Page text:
Do you fear the dark without a night light? - abyssglow

Do you fear the dark without a night light?

The fear arises from the unknown.

Just as one fears the dark because they can't see the path ahead.

Do you fear the dark? Even in familiar and comfortable places during the day – like the park by your home, the cozy bed in your dorm, or even your own room – once the lights go out, it can feel like all sorts of monsters are lurking, ready to engulf us from every direction.

You might have heard of some related psychological conditions, such as thalassophobia, claustrophobia, nyctophobia, megalophobia... They're not illnesses, yet they're more elusive than any disease. Undoubtedly, these symptoms stem from primitive fears embedded in human genes since ancient times: death, darkness, the unknown. In those ancient times, they equated to death!

Today, let's delve into the ultimate fear: 'darkness.'
Firstly, humans lack night vision, a foundational aspect of this fear.
Researchers speculate that this innate fear dates back to a period in human history when we were far from the top of the food chain. It was only relatively recently, with the advent of technology, that we became super predators.

Back when humans weren't at the top of the food chain, we weren't just predators; we were also prey. Most predators were nocturnal, making us particularly vulnerable at night due to our relatively poor night vision. Thus, for our ancestors, safety in the dead of night was crucial for survival, as otherwise, things could turn deadly. Over the years, this nighttime fear became ingrained in our instincts, and today, we still experience mild anxiety.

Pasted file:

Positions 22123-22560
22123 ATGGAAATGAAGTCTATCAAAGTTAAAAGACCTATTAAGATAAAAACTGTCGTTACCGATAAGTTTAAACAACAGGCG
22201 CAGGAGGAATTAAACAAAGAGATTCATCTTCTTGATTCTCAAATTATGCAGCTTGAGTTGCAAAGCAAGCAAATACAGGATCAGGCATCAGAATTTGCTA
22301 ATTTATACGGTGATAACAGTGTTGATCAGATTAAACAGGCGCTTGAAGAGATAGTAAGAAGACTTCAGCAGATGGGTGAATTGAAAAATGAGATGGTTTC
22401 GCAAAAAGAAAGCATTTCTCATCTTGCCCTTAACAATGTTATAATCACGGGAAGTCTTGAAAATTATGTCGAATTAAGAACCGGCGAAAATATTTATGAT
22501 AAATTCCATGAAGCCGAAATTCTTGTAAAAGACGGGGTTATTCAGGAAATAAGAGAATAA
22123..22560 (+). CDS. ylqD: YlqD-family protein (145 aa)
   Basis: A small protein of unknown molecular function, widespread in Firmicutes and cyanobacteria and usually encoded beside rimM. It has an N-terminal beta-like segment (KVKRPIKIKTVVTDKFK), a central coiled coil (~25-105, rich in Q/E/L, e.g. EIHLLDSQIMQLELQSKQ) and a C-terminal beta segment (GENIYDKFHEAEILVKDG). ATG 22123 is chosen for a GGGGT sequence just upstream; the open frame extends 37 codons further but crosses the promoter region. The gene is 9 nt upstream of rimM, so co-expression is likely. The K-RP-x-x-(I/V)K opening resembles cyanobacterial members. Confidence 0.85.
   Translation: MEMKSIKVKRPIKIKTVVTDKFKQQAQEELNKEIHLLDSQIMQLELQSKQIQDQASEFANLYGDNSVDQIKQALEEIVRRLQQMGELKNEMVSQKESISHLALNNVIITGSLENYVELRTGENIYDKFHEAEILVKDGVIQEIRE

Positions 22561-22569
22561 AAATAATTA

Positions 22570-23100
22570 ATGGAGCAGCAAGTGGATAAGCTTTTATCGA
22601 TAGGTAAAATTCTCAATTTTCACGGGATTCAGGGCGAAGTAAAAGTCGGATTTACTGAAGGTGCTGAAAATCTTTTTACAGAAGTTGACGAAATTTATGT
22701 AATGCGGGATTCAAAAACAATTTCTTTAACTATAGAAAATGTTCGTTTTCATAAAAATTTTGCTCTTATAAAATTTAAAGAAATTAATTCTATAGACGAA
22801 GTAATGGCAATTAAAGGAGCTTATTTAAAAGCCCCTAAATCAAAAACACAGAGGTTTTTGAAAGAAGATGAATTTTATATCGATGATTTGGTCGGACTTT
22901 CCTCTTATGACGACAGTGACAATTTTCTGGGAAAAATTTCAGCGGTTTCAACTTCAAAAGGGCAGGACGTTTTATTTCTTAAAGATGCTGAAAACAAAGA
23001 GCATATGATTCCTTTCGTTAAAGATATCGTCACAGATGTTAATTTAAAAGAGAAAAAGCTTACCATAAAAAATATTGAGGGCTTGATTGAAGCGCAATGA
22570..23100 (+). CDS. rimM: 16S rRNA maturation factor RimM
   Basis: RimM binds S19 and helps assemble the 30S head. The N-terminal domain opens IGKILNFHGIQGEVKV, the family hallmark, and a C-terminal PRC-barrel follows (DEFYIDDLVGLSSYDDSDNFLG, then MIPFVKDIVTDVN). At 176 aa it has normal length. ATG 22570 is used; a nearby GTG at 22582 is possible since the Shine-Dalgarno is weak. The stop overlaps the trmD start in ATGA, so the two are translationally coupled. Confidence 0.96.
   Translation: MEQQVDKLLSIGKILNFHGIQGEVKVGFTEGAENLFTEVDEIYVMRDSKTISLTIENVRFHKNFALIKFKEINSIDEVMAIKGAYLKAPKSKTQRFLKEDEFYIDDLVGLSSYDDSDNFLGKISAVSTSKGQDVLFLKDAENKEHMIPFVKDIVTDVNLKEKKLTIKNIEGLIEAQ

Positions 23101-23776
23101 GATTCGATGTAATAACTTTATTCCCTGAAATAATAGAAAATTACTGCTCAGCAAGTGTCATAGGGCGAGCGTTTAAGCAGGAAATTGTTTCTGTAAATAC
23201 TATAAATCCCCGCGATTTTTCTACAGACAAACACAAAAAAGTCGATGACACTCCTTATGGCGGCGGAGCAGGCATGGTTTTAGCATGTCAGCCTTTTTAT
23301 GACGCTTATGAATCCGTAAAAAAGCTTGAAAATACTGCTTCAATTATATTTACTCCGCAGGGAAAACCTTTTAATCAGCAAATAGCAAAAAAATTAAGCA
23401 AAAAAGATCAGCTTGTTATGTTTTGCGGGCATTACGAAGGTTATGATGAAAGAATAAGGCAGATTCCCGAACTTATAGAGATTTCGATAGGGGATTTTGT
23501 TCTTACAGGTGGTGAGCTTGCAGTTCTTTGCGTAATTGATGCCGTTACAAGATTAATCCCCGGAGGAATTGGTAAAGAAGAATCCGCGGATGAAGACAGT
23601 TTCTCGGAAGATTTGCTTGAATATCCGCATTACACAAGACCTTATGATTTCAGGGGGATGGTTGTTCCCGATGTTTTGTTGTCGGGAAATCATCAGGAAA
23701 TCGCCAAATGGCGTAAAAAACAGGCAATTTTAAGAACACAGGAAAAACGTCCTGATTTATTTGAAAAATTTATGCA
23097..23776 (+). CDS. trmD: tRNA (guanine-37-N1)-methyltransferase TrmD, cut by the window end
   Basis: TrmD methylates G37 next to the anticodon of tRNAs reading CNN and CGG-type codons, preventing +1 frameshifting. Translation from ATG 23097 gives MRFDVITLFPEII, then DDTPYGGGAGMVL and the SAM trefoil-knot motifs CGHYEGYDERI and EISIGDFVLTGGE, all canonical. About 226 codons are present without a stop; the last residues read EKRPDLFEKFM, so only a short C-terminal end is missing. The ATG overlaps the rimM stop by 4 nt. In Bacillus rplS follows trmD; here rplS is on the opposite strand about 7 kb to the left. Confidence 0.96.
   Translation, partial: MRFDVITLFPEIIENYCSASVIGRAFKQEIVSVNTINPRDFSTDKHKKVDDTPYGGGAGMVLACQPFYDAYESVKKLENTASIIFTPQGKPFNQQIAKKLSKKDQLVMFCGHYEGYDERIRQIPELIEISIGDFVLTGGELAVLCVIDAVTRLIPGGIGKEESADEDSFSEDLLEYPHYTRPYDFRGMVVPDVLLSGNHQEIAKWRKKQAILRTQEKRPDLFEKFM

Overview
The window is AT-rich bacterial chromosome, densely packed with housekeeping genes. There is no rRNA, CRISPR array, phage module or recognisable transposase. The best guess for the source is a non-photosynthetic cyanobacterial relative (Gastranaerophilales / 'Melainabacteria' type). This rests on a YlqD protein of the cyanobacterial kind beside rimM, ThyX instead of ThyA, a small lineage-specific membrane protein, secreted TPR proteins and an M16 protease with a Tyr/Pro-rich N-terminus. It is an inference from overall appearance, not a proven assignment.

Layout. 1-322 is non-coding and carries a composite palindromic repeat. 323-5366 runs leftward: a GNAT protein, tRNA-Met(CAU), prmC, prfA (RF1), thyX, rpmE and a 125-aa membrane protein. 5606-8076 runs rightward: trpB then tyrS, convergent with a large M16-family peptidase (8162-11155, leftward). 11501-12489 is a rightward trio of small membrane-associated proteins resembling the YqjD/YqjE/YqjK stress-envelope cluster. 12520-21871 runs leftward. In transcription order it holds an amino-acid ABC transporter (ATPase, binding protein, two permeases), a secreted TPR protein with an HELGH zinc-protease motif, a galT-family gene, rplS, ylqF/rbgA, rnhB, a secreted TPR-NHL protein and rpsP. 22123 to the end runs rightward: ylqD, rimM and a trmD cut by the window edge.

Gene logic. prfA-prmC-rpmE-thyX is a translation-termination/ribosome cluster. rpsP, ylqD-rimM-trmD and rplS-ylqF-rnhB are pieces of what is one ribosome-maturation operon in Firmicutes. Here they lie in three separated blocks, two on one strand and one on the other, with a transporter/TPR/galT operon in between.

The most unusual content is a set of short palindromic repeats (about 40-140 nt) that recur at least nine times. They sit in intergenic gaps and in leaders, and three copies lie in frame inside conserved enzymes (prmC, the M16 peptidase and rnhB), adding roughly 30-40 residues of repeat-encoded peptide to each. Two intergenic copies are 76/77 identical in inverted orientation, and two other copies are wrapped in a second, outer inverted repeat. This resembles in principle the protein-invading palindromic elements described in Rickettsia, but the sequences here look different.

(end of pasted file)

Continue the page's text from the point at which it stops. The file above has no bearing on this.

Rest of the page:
Researchers from the University of Toronto in Canada suggest that this anxiety isn't a momentary fright but rather an enduring premonitory fear. It keeps us on edge, similar to what our ancestors needed. This form of anxiety is the body's way of keeping you alert, so you're not caught unprepared to 'fight or flee' from danger.
Fundamentally, the fear of darkness is the fear of the unknown. Unable to see what's out there, we're terrified because our imagination fills the void with the worst possible scenarios. For ancient humans, those things were lions and other predators. In today's predator-less urban world, it's monsters. We've created monsters to fill the void left by predators. The principle behind horror movies is a perfect example—good horror doesn't directly show the monster because your imagination makes it even scarier.

As early human civilization slowly evolved into today's urban society, our fear of darkness persisted. It's become a bit peculiar now, though, as most people no longer need to fear the dark, especially with light bulbs, phone screens, TVs, and such. Nonetheless, these things have turned darkness into a choice rather than an inevitability. We can install various lights at home—wall lights, motion sensor night lights, table lampsDecorative Lights—to avoid it.

Though this fear is no longer necessary, it persists, which is quite puzzling. Across many years, our distant ancestors passed down this trait until it became ingrained in our psyche. Humanity has existed on Earth for a very long time, and only recently has this fear become a hindrance for those living in large cities.

Although we no longer need this fear, it still exists, which is quite perplexing. Over the years, our distant ancestors passed down this trait until it became embedded in our souls. Humanity has existed on Earth for ages, and it's only recently that this fear became a hindrance for those living in big cities.
Ultimately, people's fear of darkness stems from deep within, from the mental tension it evokes. However, it's this fear of the dark that has pushed humanity, as a species, to evolve and emerge from the predatory ecological environment.
Perhaps, being afraid of the dark isn't such a bad thing after all. After all, it's our fear of the dark that drives us to seek the light.